Failure is part of the process, we hear.
Sometimes that thought is accompanied by “Ever tried. Ever failed. No matter. Try Again. Fail again. Fail better.”
Samuel Beckett’s words show up frequently in posts about the value of failure.
The point seems to be that failure leads to success. Engineers often fail in their first attempt but persist until they get it right. Scientists fail to prove a hypothesis but develop a new hypothesis from their failure. Famously, writers were rejected 41 times but succeeded on the 42nd (Madeline L’Engle with A Wrinkle in Time),
27 times before the 28th (Dr. Seuss with And to Think That I Saw It On Mulberry Street),
or—most recently—12 times before the lucky 13th (J.K. Rowling with Harry Potter and the Philosopher’s Stone).
Most of those who post about failure do so from a position of ultimate success. They’re there to say, “Keep going. You can do it. You too can succeed,” or “I did it. You can, too.” They are sincere in their encouragement.
And they have wonderful suggestions.
Here’s the thing. Success is not guaranteed.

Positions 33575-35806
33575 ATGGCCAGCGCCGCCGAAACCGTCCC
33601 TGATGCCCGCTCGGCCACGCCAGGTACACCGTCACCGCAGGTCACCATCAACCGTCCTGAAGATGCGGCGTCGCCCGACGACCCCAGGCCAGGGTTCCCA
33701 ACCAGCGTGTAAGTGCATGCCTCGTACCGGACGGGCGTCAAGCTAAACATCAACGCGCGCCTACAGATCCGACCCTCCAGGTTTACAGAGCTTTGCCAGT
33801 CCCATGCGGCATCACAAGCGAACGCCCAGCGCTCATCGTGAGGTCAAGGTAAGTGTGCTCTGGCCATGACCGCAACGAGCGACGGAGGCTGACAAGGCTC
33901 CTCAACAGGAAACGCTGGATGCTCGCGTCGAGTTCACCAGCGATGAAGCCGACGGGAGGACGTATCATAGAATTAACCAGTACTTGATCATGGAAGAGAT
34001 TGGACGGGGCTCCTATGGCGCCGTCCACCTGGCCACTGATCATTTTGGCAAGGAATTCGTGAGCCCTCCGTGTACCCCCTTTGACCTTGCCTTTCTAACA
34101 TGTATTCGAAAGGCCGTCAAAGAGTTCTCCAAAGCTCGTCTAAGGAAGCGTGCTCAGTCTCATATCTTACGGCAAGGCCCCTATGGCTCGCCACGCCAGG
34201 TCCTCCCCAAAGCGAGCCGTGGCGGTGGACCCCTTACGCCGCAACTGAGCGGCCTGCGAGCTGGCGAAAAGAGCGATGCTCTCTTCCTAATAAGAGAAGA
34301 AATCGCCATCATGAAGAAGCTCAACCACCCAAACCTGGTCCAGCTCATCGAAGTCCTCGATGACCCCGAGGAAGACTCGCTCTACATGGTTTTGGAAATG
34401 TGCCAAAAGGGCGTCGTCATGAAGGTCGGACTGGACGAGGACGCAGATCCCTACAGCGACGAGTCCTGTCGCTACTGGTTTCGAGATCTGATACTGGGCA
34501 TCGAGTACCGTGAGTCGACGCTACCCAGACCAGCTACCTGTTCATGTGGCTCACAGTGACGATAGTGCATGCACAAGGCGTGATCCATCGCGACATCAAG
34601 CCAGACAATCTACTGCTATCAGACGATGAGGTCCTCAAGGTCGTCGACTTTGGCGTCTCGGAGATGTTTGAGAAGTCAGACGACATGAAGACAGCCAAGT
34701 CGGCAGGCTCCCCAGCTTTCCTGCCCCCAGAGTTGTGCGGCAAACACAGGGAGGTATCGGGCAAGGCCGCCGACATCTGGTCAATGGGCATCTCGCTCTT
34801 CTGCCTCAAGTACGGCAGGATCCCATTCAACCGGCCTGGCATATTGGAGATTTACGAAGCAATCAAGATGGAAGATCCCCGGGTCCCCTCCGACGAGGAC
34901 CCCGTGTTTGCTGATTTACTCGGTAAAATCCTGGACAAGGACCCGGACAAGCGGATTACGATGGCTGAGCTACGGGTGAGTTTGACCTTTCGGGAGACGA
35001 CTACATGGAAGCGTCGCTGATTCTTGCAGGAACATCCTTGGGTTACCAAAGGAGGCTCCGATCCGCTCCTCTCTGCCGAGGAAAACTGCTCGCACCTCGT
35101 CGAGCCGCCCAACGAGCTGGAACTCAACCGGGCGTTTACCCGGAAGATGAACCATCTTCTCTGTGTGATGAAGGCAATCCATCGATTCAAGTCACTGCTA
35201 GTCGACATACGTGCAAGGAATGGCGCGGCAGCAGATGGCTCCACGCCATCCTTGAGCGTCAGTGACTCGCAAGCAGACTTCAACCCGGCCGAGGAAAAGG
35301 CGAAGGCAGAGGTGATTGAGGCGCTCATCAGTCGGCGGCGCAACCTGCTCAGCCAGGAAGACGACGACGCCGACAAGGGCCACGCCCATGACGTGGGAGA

I don’t mean in the sense that even someone as well-published as Jane Yolen still receives rejection letters—rejection is built into the writing business. (I truly appreciate knowing that someone as well-published and awarded as Jane Yolen does receive rejections. It increases my respect for the business of publishing as well as for the author-poet herself.) I mean, if finding a wide readership for your work is your goal, and the only way to access your particular readership is traditional publishing, you may never make it onto the first rung of the publishing ladder.
Success is not guaranteed. It, like Beckett’s Godot, may never arrive.
Beckett knew that. The man was as bleak as he was fearless.
There’s another way to read his words. Failing better could mean the failure is bigger, deeper, further in the direction of complete, utter non-achievement. Or it could mean becoming a failure artist (and if you want to read echoes of Kafka into that, go right ahead).
What do I mean? Accept failure. Embrace failure. Explore failure.
Make failure your art.
Who cares if Godot, or success, ever comes?
What matters is the art. What matters is the making.
And the pleasure that making brings the maker.
Photos: All photos except palette licensed via Creative Commons:
Fail: Chris Griffths, Flickr: https://www.flickr.com/photos/chrisgriffith/3769283867
Samuel Beckett: https://agolpedepluma.wordpress.com/2012/08/
Madeleine L’Engle: http://www.yalsa.ala.org/thehub/2012/03/02/a-wrinkle-in-time-turns-50/
Palette: Katherine Quimby Johnson.